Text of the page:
Once a photograph of the Earth, taken from outside, is available, we shall in an emotional sense, acquire an additional dimension. … once let the sheer isolation of the Earth become plain to every man whatever his nationality or creed, and a new idea as powerful as any in history will be let loose.The quote, spoken in 1948 by British astronomer Fred Hoyle, is well known and frequently associated with ‘Earthrise’, this photograph taken 20 years later by William Anders from Apollo 8.
Like many famous quotes the exact words spoken by Hoyle are often paraphrased or abbreviated. Here then, for the internet, is the complete quote in context. The text is faithfully copied from pages 9 and 10 of Hoyle’s 1950 book, The Nature of The Universe, A Series of Broadcast Lectures. These are transcriptions, by Hoyle, of lectures he had given in the preceding few years.
THE EARTH SEEN FROM OUTSIDE
Once a photograph of the Earth, taken from outside, is available, we shall in an emotional sense, acquire an additional dimension. The common idea of motion is an essentially two-dimensional idea. It concerns only transportation from one place on the surface of the Earth to another. How many of us realize that but for a few miles of atmosphere above our heads we should be frozen hard as a board every night? Apart from the petty motion of the aeroplane, motion upwards as yet means nothing to us. But once let the possibility of outward motion become as clear to the average man at a football match as it is to the scientist in his laboratory, once let the sheer isolation of the Earth become plain to every man whatever his nationality or creed, and a new idea as powerful as any in history will be let loose. An I think this not so distant development may well be for good, as it must increasingly have the effect of exposing the futility of nationalistic strife. It is in just such a way that the New Cosmology may come to affect the whole organisation of society.
Now what does a contemporary astronomer expect such a photograph, a colour photograph, of the the Earth to look like? There will be brilliant white patches where the sun’s light is reflected from clouds and snow fields. The arctic and antarctic will on the whole appear brighter than the temperate zones and the tropics. There will be all shades of green, varying from the light green of young crops, to the sombre darkness of the great northern forests. The deserts will show a dusky red, and the oceans will appear as huge areas that look grimly black, except occasionally they will be illuminated by a blinding flash where conditions allow the Sun’s light to be powerfully reflected, much as we sometimes see a brilliant shaft of sunlight reflected from the windows of a house. The whole spectacle of the Earth would very likely appear to an interplanetary traveller as more magnificent than any of the other planets.Fred Hoyle in THE NATURE OF THE UNIVERSE, A Series of Broadcast Lectures,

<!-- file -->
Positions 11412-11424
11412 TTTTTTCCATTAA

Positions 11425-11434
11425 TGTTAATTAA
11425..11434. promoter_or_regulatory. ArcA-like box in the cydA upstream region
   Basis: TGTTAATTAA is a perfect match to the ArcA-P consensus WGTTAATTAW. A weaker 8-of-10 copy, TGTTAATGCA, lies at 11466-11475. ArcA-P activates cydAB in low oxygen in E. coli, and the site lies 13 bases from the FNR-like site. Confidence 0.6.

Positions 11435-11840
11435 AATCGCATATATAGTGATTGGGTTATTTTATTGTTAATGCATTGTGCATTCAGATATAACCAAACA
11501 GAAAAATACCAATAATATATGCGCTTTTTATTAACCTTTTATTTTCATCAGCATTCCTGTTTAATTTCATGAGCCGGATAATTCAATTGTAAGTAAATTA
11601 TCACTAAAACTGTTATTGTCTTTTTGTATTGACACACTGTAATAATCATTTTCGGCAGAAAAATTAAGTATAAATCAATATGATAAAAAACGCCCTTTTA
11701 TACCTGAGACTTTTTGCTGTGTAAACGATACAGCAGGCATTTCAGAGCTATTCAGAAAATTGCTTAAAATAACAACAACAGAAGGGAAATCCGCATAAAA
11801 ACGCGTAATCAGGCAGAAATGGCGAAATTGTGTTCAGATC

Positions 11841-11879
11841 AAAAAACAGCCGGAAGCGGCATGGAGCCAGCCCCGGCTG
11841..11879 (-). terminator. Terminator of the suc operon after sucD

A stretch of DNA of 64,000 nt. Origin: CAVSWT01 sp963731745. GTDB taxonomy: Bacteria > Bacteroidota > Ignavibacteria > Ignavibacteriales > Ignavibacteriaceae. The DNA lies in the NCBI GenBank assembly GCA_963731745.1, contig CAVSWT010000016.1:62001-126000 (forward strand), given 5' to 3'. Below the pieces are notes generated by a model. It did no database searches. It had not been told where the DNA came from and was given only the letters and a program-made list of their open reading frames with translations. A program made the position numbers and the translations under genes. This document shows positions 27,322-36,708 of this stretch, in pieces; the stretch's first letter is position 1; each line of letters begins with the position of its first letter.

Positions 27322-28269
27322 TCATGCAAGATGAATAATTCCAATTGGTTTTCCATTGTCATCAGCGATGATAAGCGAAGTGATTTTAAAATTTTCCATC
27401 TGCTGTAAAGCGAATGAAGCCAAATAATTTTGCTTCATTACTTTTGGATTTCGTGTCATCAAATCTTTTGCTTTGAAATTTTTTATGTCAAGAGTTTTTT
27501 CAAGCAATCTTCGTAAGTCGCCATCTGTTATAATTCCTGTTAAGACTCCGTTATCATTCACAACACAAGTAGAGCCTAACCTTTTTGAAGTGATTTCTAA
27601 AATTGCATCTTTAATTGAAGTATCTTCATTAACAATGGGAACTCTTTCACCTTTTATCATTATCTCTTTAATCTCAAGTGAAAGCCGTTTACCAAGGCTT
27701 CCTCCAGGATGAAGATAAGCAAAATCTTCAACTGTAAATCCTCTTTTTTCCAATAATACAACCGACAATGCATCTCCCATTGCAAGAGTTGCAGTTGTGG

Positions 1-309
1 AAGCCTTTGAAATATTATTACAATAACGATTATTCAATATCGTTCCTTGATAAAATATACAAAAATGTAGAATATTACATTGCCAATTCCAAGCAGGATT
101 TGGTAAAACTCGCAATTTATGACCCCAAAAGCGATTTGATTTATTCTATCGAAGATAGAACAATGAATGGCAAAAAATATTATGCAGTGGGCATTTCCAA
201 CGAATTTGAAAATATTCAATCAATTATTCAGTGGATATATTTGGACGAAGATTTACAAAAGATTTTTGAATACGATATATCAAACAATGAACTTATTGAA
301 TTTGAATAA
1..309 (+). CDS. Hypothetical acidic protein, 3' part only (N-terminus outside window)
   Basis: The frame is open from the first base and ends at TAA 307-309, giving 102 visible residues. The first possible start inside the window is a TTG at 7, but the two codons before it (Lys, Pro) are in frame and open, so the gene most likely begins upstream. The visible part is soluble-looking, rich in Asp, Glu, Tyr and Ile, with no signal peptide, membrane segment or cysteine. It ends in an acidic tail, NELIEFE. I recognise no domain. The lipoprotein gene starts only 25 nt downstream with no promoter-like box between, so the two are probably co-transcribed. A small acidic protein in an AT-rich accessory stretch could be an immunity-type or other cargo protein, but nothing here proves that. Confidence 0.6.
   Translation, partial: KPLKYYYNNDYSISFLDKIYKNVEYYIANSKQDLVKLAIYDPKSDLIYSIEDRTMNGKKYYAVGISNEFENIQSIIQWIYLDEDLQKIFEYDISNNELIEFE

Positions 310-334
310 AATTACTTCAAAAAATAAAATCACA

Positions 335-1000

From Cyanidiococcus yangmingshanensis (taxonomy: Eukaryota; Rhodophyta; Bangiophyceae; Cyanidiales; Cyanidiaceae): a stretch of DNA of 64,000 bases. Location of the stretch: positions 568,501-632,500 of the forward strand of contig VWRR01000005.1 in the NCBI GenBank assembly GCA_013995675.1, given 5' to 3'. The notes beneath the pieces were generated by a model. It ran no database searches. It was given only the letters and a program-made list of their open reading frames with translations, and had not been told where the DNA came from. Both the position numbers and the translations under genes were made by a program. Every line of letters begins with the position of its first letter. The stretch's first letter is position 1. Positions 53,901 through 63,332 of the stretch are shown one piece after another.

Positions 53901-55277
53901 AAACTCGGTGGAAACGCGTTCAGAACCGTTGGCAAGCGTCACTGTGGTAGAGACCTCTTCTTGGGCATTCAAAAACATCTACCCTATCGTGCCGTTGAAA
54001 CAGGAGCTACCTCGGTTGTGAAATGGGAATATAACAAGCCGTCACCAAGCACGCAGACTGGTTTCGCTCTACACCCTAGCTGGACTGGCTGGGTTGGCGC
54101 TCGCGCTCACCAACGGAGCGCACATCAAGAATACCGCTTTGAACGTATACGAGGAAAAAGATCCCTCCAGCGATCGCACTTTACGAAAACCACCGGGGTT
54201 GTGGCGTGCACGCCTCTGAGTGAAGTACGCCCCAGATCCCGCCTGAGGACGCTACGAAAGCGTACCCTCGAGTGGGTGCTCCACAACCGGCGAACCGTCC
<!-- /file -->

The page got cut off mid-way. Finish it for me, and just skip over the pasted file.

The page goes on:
Basil Blackwell Oxford, 1950
… but not blue. In his mind’s eye Hoyle clearly saw something similar to this Apollo image (use the magnifier to see the incredible detail of colour and form visible in South America and Africa). The many shades of green and the dusky reds are all there, along with the brilliant white clouds. The snow fields of Antarctica take center stage in the arguably even more iconic ‘Blue Marble’ image from Apollo 17 (below), and while we can see a specular highlight of reflected sunlight off the coast of Brazil in the Apollo 8 image, Hoyle’s blinding flashes of reflected sunlight would appear in images from later space missions like the familiar 2003 ISS image at the bottom of the page. However, Hoyle didn’t predict the blueness. It’s something all the people who have witnessed it for real mention consistently, and something we can all see in the images.
Most of us will never see our planet like this with our own eyes but we only have to look at the diffrence between our photos of blue skies and our expereince of them to understand just how magnificent the scenes in these images must really appear. Certainly those astronauts who have seen the Moon up close and the Earth from afar like this all recognise Hoyle’s prescient sense, and unanimously agree that the Earth doe indeed appear ‘more magnificent than any of the other planets’.
That we can see these images in such incredible detail is thanks to the team behind the March to the Moon, a project which has carefully scanned all the photographic treasures from NASA’s Mercury, Gemini and Apollo programmes and made them available as a global archive. It’s a truly incredible collection, with the images you’ve never seen before offering a fascinating insight into the context and back story of the historic missions which brought us these world changing photographs. Head over there to see how these iconic images fit into the story of humanity’s very first steps on the road to self-awareness, and one day perhaps, even intelligence.